I suppose that is not entirely true, as I am also here to promote a book I've just finished co-editing on trauma and the Khmer Rouge (prior post here). I also had the chance to have dinner with some students enrolled in Santa Clara University School of Law's summer program in South East Asia (at left). We ate at the delightful Friends Restaurant in downtown Phnom Penh, where former street children learn the subtle arts of Khmer cooking as well as restaurant management. Friends is a project of the Mith Samlanh Foundation (logo at right), which works to transition street children into meaningful work opportunities and more dignified lives.
In Santa Clara's summer program, students take classes in Singapore (comparative law, Islamic Law, human rights, international business transactions, etc.) and then scatter throughout the region with legal internships that we arrange for them in advance.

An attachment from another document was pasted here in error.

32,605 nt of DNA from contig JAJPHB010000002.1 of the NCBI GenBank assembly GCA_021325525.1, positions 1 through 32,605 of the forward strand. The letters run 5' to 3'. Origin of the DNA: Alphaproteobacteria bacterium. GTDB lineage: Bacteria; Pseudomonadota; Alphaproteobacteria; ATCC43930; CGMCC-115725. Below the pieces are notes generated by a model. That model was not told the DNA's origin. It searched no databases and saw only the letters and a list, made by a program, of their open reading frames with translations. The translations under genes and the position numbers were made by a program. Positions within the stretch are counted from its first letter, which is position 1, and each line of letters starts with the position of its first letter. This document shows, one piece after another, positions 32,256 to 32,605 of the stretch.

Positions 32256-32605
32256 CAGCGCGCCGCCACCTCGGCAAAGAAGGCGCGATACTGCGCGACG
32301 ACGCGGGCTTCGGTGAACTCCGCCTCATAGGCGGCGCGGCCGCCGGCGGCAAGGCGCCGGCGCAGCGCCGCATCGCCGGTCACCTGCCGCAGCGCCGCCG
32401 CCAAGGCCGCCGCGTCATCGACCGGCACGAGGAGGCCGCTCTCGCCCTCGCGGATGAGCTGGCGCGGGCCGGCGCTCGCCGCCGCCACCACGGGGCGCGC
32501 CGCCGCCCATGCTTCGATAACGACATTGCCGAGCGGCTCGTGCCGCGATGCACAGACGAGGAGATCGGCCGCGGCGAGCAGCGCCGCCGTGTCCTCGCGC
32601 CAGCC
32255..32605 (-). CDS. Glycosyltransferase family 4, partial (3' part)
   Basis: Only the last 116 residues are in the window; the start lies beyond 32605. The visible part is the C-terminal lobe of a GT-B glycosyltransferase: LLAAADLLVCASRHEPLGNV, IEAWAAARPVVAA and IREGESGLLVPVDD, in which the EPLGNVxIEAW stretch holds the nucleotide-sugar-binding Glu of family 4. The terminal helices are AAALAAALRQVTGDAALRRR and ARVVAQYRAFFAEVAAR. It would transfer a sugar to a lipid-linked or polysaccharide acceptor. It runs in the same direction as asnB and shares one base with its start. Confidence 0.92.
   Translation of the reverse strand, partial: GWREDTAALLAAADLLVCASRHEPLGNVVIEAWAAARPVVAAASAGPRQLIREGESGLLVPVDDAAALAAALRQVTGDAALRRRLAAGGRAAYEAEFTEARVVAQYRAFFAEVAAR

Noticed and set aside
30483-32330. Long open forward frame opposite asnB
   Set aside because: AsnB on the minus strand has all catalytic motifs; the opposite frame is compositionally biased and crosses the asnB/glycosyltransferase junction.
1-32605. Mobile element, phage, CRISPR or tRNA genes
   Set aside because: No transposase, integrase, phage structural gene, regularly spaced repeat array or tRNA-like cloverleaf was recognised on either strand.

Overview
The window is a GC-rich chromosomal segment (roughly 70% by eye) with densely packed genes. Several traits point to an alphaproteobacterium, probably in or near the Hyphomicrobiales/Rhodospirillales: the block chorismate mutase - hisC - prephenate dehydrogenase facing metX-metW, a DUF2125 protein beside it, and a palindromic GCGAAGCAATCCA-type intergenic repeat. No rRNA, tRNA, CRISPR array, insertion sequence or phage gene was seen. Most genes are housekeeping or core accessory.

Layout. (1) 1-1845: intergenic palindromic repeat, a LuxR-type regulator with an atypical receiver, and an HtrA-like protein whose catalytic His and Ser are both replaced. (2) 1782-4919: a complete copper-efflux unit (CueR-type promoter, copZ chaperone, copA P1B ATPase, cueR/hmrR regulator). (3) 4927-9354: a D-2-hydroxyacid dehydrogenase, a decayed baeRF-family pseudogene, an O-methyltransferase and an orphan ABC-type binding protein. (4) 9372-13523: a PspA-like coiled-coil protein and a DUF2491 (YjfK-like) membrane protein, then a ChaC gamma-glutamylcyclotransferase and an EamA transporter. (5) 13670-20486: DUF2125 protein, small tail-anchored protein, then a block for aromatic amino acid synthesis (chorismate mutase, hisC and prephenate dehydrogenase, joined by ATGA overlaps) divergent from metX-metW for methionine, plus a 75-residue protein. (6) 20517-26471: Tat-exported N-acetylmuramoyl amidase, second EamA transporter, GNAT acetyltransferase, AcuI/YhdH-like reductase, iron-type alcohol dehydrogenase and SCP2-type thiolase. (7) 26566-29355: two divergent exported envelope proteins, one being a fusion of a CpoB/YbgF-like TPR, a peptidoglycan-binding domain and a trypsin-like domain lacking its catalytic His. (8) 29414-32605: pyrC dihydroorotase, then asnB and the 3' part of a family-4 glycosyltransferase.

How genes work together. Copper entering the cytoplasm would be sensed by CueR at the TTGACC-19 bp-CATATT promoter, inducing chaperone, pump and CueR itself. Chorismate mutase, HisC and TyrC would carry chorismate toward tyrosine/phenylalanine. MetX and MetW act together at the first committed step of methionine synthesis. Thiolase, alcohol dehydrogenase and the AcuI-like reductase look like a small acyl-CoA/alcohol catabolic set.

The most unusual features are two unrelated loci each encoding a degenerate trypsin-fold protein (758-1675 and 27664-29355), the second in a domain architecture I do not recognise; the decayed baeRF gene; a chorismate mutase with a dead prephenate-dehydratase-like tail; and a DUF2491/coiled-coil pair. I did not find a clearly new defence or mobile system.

In Cambodia, for example, we have students at the Documentation Center of Cambodia and the Cambodian Center for Human Rights (logo at left). Our readers will be familiar with the former organization, which has worked for years to document the crimes of the Khmer Rouge; the latter organization is a full-service human rights organization focused on contemporary abuses, such as forced evictions; denials of fair trial, speech, and assembly rights; and minority rights. (With me below right are two DC-Cam interns from Santa Clara and Yale Law School on a cruise on the Tonle Sap river). Two of our students have summer internships at the Extraordinary Chambers in the Courts of Cambodia, and one will be there on a 6-month internship.
At the moment, I am logged in at the beautiful Nataya Resort outside of Kep on the coast with a view of both Vietnam and Thailand. We leave soon for Siem Riep and the temples of Angkor.